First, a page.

check is required at time of sale. Balance of the purchase price, together with interest on the unpaid purchase money at the current rate contained in the Deed of Trust Note from the date of sale to the date funds are received by the Sub. Trustees, payable in cash within ten days of final ratification of the sale by the Circuit Court. There will be no abatement of interest due from the purchaser in the event additional funds are tendered before settlement. TIME IS OF THE ESSENCE FOR THE PURCHASER. Adjustment of current real property taxes will be made as of the date of sale and thereafter assumed by the purchaser. All past due property taxes paid by the purchaser. All other public and/or private charges or assessments, including water/sewer charges, ground rent, whether incurred prior to or after the sale to be paid by the purchaser. All transfer taxes shall be paid by the Purchaser. Purchaser shall pay all applicable agricultural tax, if any. Purchaser is responsible for obtaining physical possession of the property, and assumes risk of loss or damage to the property from the date of sale. The sale is subject to post-sale audit of the status of the loan with the loan servicer including, but not limited to, determination of whether the borrower entered into any repayment agreement, reinstated or paid off the loan prior to the sale. In any such event, this sale shall be null and void, and the Purchaser’s sole remedy, in law or equity, shall be the return of the deposit without interest. If purchaser fails to settle within 10 days of ratification, the Sub. Trustees may file a motion to resell the property. If Purchaser defaults under these terms, deposit shall be forfeited. The Sub. Trustees may then resell the property at the risk and cost of the defaulting purchaser. The defaulted purchaser shall not be entitled to any surplus proceeds resulting from said resale even if such surplus results from improvements to the property by said defaulted purchaser. If Sub. Trustees are unable to convey either insurable or marketable title, or if ratification of the sale is denied by the Circuit Court for any reason, the Purchaser’s sole remedy, at law or equity, is the return of the deposit without interest. Howard N. Bierman, Jacob Geesing, Carrie M. Ward, Pratima Lele, Tayyaba C. Monto, Joshua Coleman, David W. Simpson, Substitute Trustees OCD-5/2/3t __________________________________ WORCESTER COUNTY MARYLAND OFFICE OF THE TREASURER GOVERNMENT CENTER 1 WEST MARKET STREET, ROOM 1105 SNOW HILL, MD 21863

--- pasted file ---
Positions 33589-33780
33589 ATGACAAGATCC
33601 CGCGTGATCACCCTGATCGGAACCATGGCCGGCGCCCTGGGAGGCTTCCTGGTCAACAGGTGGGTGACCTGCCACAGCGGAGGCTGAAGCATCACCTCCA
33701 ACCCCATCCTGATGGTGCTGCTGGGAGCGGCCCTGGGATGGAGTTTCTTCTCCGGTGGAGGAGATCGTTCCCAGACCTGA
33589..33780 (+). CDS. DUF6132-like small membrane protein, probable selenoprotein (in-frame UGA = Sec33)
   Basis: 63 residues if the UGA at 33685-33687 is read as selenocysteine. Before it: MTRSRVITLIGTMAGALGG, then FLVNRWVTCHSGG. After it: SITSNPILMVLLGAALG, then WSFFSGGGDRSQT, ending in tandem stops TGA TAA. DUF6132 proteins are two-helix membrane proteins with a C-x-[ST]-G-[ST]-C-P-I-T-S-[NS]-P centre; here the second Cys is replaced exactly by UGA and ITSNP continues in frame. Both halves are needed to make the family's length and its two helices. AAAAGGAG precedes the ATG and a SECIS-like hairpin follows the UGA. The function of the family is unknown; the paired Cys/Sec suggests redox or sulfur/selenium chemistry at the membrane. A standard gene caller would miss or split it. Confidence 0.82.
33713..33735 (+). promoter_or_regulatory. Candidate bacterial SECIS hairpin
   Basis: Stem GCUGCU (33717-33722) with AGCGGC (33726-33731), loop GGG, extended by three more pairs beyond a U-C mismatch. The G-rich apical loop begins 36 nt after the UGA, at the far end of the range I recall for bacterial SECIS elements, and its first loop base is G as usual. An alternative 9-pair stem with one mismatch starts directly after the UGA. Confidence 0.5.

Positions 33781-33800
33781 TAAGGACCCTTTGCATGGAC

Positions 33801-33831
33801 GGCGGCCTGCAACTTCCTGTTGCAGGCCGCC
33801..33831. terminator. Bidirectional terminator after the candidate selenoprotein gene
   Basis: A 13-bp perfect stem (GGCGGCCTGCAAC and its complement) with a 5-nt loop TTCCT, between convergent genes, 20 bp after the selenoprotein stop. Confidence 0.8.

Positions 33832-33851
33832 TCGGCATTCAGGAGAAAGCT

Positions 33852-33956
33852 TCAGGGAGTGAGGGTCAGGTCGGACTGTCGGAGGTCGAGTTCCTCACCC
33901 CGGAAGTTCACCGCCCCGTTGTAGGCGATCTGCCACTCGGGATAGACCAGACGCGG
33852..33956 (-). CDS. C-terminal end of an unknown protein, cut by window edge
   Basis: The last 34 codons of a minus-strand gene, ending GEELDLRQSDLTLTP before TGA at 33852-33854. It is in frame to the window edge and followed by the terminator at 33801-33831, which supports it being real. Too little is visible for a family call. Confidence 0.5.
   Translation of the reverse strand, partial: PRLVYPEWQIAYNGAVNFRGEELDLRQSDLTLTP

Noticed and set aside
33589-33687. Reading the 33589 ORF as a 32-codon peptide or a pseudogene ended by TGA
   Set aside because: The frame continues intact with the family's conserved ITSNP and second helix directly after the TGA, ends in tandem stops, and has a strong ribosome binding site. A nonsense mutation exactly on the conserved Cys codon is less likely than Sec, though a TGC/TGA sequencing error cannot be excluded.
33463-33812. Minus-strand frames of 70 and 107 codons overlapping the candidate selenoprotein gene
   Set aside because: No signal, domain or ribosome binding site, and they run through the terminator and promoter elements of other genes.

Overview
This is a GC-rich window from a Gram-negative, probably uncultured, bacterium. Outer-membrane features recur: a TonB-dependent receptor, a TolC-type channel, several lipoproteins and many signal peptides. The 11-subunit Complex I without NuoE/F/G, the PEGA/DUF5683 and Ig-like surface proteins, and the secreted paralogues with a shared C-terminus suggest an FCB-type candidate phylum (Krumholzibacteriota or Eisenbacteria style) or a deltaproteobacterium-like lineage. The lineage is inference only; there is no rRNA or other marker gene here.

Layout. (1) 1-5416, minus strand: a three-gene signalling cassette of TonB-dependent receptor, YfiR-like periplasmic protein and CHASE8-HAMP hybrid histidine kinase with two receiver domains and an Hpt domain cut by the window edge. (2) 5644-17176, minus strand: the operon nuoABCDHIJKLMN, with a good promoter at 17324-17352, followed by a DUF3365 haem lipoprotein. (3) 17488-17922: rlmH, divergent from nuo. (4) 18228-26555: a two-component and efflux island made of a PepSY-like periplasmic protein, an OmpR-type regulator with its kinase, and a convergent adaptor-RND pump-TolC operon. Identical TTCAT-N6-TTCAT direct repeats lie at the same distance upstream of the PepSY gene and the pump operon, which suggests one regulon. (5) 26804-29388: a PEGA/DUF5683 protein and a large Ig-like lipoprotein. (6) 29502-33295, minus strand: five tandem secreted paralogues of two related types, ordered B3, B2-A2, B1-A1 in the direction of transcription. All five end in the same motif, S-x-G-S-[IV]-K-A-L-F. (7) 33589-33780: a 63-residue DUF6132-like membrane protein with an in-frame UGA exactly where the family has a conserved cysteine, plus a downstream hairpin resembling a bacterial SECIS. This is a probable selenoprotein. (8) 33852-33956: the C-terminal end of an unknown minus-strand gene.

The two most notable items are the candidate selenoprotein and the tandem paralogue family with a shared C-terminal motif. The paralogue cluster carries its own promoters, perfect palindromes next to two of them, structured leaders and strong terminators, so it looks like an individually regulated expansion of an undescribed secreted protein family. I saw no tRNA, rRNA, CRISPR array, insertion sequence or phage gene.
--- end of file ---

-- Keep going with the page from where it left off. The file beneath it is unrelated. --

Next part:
TAX SALE OF PROPERTIES LOCATED IN WORCESTER COUNTY, MARYLAND State and County taxes for the 2011 tax levy (and prior years) by the County Commissioners of Worcester County and/or delinquent water,